New Mexico State Penitentiary Riot

Part Two: The Hate Factory

In the early morning hours of February 2nd, 1980, prisoners at New Mexico State’s Penitentiary began taking guards hostage. As prison officials and law enforcement struggled to gain control of the situation, they quickly learned that they had underestimated the unadulterated rage that had been festering for years... 

"We've got the shift commander hostage. There had better be a meeting with the governor, the news media, and Rodriguez."

Those are the words that came over the two-way radios inside New Mexico State Penitentiary, just minutes after the inmates had assumed direct control. At around 1:30 AM, on the morning of February 2nd, 1980, a dozen or so convicts had done just that - jumping a group of guards in their blacked-out day-room during the evening head-count.

Those four guards - in addition to three more patrolling a nearby hallway - were taken captive. They were now hostages in an uprising that had been years-in-the-making.

The inmates, who were now attempting to communicate with other prison officials, had quickly expanded through the south side of the prison. More than five-hundred prisoners had been freed, and were now arming themselves - preparing for a long and bloody fight.

In this radio call, the prisoners were demanding a meeting with New Mexico Governor Bruce King, Deputy Secretary of Corrections - and former-warden - Felix Rodriguez, and the news media itself. They were hoping to air all of the dirty laundry from the past few years, and were threatening widespread violence if they did not get their way.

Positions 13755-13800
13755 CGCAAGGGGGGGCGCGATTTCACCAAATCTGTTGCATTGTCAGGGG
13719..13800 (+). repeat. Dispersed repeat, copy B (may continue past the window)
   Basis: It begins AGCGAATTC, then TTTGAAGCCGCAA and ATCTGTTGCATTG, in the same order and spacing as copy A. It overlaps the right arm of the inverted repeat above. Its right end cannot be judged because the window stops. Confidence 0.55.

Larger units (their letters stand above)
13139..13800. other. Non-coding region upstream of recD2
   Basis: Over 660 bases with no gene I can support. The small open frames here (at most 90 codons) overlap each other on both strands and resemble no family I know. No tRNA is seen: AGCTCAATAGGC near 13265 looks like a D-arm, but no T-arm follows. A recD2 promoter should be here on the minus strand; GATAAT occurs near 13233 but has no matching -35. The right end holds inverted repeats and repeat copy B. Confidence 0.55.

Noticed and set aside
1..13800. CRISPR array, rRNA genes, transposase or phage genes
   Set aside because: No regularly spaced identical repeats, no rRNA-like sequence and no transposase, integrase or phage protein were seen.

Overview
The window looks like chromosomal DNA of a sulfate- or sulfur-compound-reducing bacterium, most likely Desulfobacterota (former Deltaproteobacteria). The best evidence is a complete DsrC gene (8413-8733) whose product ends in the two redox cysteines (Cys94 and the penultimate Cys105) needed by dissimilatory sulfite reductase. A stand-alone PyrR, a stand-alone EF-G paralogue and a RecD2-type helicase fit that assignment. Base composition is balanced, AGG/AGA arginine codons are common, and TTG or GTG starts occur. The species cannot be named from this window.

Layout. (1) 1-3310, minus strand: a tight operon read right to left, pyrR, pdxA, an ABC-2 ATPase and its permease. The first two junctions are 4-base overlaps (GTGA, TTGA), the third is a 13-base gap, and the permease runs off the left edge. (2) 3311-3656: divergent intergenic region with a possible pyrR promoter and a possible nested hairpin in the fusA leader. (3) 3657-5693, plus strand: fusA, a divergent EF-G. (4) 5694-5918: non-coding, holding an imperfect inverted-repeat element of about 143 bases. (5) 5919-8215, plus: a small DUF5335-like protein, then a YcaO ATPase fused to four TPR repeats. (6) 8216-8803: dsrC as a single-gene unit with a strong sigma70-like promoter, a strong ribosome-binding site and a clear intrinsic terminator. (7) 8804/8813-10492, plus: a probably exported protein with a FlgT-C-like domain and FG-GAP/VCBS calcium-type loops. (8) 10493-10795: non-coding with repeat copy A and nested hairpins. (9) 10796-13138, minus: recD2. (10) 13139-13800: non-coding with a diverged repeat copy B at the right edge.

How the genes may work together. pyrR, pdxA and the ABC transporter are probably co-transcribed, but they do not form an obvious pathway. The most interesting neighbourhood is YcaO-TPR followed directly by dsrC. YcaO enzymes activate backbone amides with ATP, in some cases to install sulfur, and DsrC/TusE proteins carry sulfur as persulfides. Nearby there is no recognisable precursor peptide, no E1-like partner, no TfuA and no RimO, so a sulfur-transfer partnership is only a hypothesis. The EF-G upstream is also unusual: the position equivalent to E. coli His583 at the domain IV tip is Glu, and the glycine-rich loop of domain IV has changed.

However, even as some inside the prison prepared to bring this list of grievances to the media, others were planning to seize the opportunity given to them. Over the next thirty-six hours, they would turn the interior of the facility into a nightmare for which there was little escape - a place to exact vengeance, in the most inhumane and brutal of ways.

This is part two of the New Mexico State Penitentiary Riot.

It was around 2:00 AM, on the morning of Saturday, February 2nd, 1980, that the riot inside the New Mexico State Penitentiary reached the Central Control Booth.

The Central Control Booth was a room that fit its name: it was centralized in the facility itself, and contained not only keys to the entire facility, but access to virtually anywhere. In essence, it acted as the brain for the south side of the prison, separating it from the outside world.

Lawrence Lucero, a corrections officer in his early 20's, is sitting in the Central Control Booth for this overnight shift. It's a thankless job, and a mind-numbingly boring one, at that. Most of the time, at least.

Lucero is one of the first to overhear the radio call, where the inmates announce that they've taken the shift commander hostage. Following this, he calls another C.O., named Valentin Martinez, and tells him to lock the grille to the north side of the prison. This would lock down the path between the rioting inmates and Cellblock 4 - the protective custody wing of the penitentiary, where many of the so-called "snitches" are locked up in isolation. Even they understand the threat that a prison riot holds for most of these inmates, and make it one of their first priorities.